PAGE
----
Retired pastor shares messages of renewal
Area minister offers lessons about life during pandemic’s second Easter
The Rev. Gordon Reif shares thoughts about life and words of wisdom with various friends, family members and neighbors.
Reif, 90, neatly writes his musings on paper. He collects a page or two at a time, makes copies and distributes them to fellow residents of Smith Crossing senior living community in Orland Park.
“It’s a continuation of things I’ve been doing,” Reif said. “I’ve been ordained for 66 years.”
The retired Presbyterian minister served at churches in Chicago Heights, Orland Park, Homewood, Palos Park and elsewhere. He and his wife, Peggy, have been married for 66 years and raised four children.
“The people who live here are the primary source where I share, but I send them to a few relatives,” Reif said.
Their children and grandchildren are scattered across the country.
“They hear from me now and again,” he said.
Reif calls his collections, “Rev Sez.” His ruminations hint at the experience of someone who wrote sermons for many years. He writes about how people live, how they treat one another and how they should act.
Since the COVID-19 pandemic began in early 2020 his periodical missives have often explored the theme of gratitude.
“I think we’re more serious about life than maybe we were,” Reif said. “I think we’re more serious about our blessings, we’re more serious about needs, we’re more serious about how we can make a good difference if we work at it and try hard.”
Reif said he believes the pandemic has changed nearly everyone.
“I personally don’t think most people who have lived through the pandemic will ever be exactly the same,” he said. “I think almost always where we’re different, it will be for the better.”
One lesson is that many will discover they took people and things for granted, he said.
“I think we’re going to realize that all the things that we have can be taken away from us,” Reif said. “This is a shocker.”
He related his own experience at Smith Crossing, where he and Peggy have lived for the past five years.
“We can’t go down and eat in the dining room at any time,” he said. “We can’t just leave our apartments without masks on. Limitations have been developed because of the pandemic that we never thought would happen.”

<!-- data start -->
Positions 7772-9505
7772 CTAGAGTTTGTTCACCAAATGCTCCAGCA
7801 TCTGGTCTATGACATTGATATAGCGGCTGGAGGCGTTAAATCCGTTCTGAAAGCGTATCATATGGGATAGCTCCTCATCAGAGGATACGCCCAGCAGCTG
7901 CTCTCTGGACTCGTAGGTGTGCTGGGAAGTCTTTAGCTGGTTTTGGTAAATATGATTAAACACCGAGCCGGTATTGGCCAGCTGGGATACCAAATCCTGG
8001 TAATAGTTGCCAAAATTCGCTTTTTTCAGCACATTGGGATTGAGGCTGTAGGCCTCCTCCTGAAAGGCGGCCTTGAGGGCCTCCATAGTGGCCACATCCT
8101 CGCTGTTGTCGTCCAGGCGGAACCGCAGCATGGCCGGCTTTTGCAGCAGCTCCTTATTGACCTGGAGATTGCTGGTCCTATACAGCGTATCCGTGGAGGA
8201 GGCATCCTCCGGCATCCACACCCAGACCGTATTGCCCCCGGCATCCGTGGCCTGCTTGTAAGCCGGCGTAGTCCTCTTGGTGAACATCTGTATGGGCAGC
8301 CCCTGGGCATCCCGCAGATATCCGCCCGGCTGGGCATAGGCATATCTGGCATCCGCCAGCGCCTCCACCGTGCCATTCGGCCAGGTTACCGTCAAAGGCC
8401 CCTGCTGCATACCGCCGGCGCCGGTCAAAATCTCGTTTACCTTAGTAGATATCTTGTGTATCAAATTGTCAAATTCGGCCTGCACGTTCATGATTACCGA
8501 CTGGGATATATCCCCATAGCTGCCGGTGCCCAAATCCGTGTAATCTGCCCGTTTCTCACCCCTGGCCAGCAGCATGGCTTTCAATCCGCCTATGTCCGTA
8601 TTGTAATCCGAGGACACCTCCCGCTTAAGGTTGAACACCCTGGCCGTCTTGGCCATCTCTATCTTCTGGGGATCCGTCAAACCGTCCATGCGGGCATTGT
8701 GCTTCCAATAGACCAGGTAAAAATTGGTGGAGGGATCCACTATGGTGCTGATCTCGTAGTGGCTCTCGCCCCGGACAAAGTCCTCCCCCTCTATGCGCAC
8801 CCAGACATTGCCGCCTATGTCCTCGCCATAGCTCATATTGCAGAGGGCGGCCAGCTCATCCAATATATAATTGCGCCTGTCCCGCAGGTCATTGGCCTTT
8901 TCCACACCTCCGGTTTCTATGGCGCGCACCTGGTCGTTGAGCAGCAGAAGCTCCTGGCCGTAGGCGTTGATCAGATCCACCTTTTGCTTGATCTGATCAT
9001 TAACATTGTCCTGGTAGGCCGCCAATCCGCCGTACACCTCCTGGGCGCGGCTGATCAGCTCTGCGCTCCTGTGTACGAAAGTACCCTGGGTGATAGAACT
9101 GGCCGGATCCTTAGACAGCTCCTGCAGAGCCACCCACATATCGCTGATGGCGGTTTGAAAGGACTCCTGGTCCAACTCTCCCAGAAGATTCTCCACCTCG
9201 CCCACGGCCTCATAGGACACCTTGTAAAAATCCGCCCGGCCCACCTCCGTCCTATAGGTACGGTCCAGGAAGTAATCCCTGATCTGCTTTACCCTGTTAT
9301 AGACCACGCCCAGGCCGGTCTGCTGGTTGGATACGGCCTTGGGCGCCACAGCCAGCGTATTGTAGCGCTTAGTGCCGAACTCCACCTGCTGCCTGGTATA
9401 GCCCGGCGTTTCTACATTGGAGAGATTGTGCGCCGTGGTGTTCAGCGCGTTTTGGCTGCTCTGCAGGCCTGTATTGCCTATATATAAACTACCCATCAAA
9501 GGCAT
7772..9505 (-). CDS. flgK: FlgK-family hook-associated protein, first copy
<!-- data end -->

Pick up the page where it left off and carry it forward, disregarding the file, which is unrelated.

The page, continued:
The pandemic has caused social activities in the community to be curtailed. Reif said after a yearlong hiatus, he is now able to resume hosting twice monthly group talks called Challenge Discussions. The
He shared several pages of Rev Sez messages. The newsletters are headlined with a statement followed by several numbered examples.
“Some things we all need: Making sure we are all always happy about the things that should make us happy and sad about the things that should make us sad, and live each day accordingly,” he wrote.
“It takes a lot more than a moment or a day: To really care about the well-being of those who are less fortunate,” Reif wrote.
“Don’t ever forget to remember: Just because we can’t do it all does not give us a good reason to refuse to do what we can,” he wrote in Rev Sez.
“Some things we should not believe in: The sad and bad things that happen to people are things people bring upon themselves,” he wrote.
If he was younger, perhaps Reif would publish his thoughts on an internet blog or Twitter or share them via email, but he prefers print. Lately he has drawn inspiration from comic strip panels in daily newspapers and used their messages as themes.
topic of the most recent dialogue was “Getting along with difficult people.”
With the approach of Easter, Reif has reflected on parallels between
Reif devoted his career as a minister to helping people celebrate milestones and get through tough times. As a preacher, he pondered life’s difficult questions and shared what he learned. He is humbly quick to admit, however, that he doesn’t know all the answers to life’s mysteries.
The pandemic has taken loved ones and deprived people of shared experiences. If the tremendous loss of human life and immense scale of suffering teaches people one thing, it is to be grateful for what we have, Reif said.
“I think our No. 1 responsibility and privilege is to share the things we’ve learned and the realization they can be taken away from us,” he said.
Life is precious and fleeting, he said, and that which brings joy and happiness today can disappear tomorrow.
“That was one of our missions, to never forgot how fortunate and blessed we are, and how limited our ownership is and to live our days that way,” Reif said.
the arrival of COVID-19 vaccines and the spirit of renewal and springtime. He modestly professes that his writings are not all that profound, but mere observances of the everyday.
Readers throughout the south and southwest suburbs may have encountered Reif during his years of service. He was ordained in 1955, he said, and his first assignment was in Mediapolis, Iowa.
He quickly and precisely recalled years served in Iron River in Michigan’s Upper Peninsula and in Fairbury, Illinois, near Bloomington. Beginning in 1968, he served 30 years at First Presbyterian Church of Chicago Heights.
After “retiring” from Chicago Heights in 1998, he served two years at First Presbyterian Church of Homewood, nine years at Peace Memorial Church in Palos Park and eight years at Presbyterian Church in Orland Park.
Reif said he enjoys continuing his calling and meeting other residents at Smith Crossing.
“There are a lot of friendly people here, he said. “All of them I’d like to get to know better than I do know them. That’s what will happen as time goes by.”